First up, Mr Cornejo partnered Miss Lane in Le Spectre de la Rose. Now this is what I call real ballet. A simple episode of coherent narrative fantasy, beautifully staged, with a wonderful score by Weber. And the dancing. Mr Cornejo was simply dazzling. No gimmicks. No pretentiousness. He was the very incarnation of beauty in movement. The piece is famous for the male dancer's exit: Nijinsky, who created the role, caused a sensation when he sailed off the stage and through an open set window. I once read somewhere or other that people who saw Nijinsky thought, so great was his art, that he actually hung suspended in the air for a moment or two as he made his exit. Well, I can't say anything about Nijinsky, but I can say that Mr Cornejo, as he made the exit leap, bent his leg and gave the impression, just for a split second or two, that he, also, had managed to suspend flight. I myself thought that the way he made his entry, poised momentarily on the window sill and looking like an ancient Greek sculpture, was every bit as exciting as his final leap.His entire performance was instinct with great art : elegant, distinctive, crackling with stage electricity. This performance alone was worth the (considerable) price of the ticket.
None of the foregoing is to denigrate from the performance of Miss Lane. I wrote at length last year about how greatly I admired her style and grace. She was every bit as good this year as I remembered from last year.
Can somebody please persuade the Artistic Director and his associates to programme more, much more, of this type of ballet danced with this level of superb artistry?
As it happened, the next piece in the second segment of the programme was another fine classical piece: Valse Fantasie. This was a company premiere and the two featured soloists were Miss Seo and Mr Whiteside. The piece made, I thought, an interesting contrast to the Mark Morris piece. Both are what I would call abstract ballets, but Valse Fantasie, which looked to me to be very well danced, was, quite simply, beautiful to look at and that made, for me, all the difference to my comparative enjoyment of the two pieces.
The final segment of this programme was The Green Table.
I wish that I could share your enthusiasm for this piece, but I have to say that it did not appeal at all to me. I can agree readily with you about the quality of the performance. It is the structure of the piece that leaves me unresponsive. It seems to me that the ballet is intended to be satirical, but like a good deal of contemporarily relevant satire, it confuses the provocation to think seriously about some serious issue with the making of a didactic political statement. I am unconvinced that such is the authentic role of the art of ballet. I appreciate that that is a conservative viewpoint, but if there is one thing that modern experience should be teaching us by the day, it is that to demonstrate that something is unfashionable is not at all to demonstrate that it is unsound.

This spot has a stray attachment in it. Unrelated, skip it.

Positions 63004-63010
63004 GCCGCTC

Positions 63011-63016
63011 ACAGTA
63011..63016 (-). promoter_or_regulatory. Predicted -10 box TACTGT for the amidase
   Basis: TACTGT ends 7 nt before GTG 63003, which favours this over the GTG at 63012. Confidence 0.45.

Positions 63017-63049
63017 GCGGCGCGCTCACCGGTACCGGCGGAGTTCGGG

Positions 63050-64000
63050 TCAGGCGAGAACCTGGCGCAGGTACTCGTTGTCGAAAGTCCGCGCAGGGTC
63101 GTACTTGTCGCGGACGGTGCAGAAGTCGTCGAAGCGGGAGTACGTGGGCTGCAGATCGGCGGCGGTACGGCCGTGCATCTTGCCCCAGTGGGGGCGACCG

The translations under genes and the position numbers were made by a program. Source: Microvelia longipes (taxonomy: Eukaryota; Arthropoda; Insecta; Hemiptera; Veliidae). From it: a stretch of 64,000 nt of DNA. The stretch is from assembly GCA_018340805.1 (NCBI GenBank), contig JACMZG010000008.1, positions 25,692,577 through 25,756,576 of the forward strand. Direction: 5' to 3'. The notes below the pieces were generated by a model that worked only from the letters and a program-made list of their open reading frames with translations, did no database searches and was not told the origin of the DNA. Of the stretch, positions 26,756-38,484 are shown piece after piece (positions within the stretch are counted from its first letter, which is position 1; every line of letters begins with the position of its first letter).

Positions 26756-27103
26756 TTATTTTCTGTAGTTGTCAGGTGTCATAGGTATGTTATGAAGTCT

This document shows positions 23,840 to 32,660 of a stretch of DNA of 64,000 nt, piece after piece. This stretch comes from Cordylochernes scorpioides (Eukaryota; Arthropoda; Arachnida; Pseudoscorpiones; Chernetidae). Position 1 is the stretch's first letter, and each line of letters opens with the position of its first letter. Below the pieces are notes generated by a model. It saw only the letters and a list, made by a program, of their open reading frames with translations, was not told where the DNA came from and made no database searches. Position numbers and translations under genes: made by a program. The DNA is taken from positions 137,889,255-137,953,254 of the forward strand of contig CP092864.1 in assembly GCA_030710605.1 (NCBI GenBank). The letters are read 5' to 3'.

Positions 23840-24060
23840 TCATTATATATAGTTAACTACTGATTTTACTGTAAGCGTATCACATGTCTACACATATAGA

Saturday, 24th (Matinee)
A second performance of After You. Different cast; same response by me.
A second Le Spectre de la Rose, this time with Mr Siimkin and Miss Trenary. You know from last year's posts that I generally like Mr Siimkin's work and, had it not been for a distinct and distracting fall, his performance, although not for me in the same class as Mr Cornejo's, would have been very acceptable. As it was, I greatly admired the way in which Mr Siimkin, as it were, picked himself up, dusted himself down and got on with the performance, as a true professional in any field can always manage to do. He and Miss Trenary danced well together. At the curtain calls, she received a handsome bouquet. She plucked out of it a yellow rose, and then offered the entire bouquet to Mr Siimkin. He refused it, of course, but accepted the single rose. I hugely admired Miss Trenary's gesture. She must have understood how Mr Siimkin would be smarting from his misadventure, and it seemed to me that her simple gesture of offering her bouquet to her partner was Generous and considerate, a genuine class act.
There followed a second performance of Valse Fantasie. The soloists were Miss Teuscher and Mr Gorak. I liked them much better than the Friday evening cast.
You might recall from last year's posts that I greatly admire Mr Gorak's dancing and had wondered more than once why he had not been promoted to Soloist. Well, now he has been, and in addition has received an Annenberg Fellowship which will open up to him all manner of exciting opportunities. I recently read somewhere or other that Mr Gorak had told an interviewer that his dream had always been to dance as a Principal with ABT. May I say how greatly I hope that his promotion and his Fellowship will not draw him away from that ambition. The days are coming when ABT is going to have to refresh its roster of Principals and it is, precisely, up and coming artists of Mr Gorak's evident promise to whom the Company will have to look for that renewal.
And then, for the first time this year for me, Company B. I have enjoyed this piece ever since I first saw the Company perform it a couple of years ago. To a man of my age, the Andrews Sisters are a living memory. The choreography seems to me to be snappy without being merely gimmicky and, in general, good fun. All of the dancing was good. If iI speak yet again of Mr Gorak it is because he performed the Boogie Woogie Bugel Boy solo, an episode which remains in my memory as the one in which I first became aware of what Mr Siimkin could do. I think that Mr Gorak's style is not that of Mr Siimkin, but it certainly worked for me.
Saturday, 24th (Evening)
Repeats of Company B, Le Spectre de la Rose and Valse Fantasie. There is no need to repeat things peviously said, but once again Mr Gorak shone in Company B, and once again Mr Cornejo simply took one's breath away as the Rose. What an artist! I could happily have watched him all evening.
This programme introduced a ballet new to me, The Brahms-Haydn Variations. I enjoyed it greatly, much more so than Miss Tharp's Bach Partita of last year. The music of Brahms, which I love, was a great musical setting but, the music itself apart, the stage action seemed to me to be more interesting overall. Last year, I was lukewarm about Miss Copeland's dancing, but I must say that, partnered by Mr Barca, and partnered very well to my eye, Miss Copeland danced her role with what I thought was much greater flair than she showed last year.
Overall, and at about the mid-point of my 2015 ABT schedule, I think that the programming, about which I complained last year, is very much improved; and the dancing has been uniformly good and, in the cases of Mr Cornejo and Mr Gorak, excellent. For me, Mr Cornejo has been, thus far, not so much a stand-out as a knock-out. To see that level or artistry is a privilege and an experience justifying the effort of getting to New York from the opposite side of the world.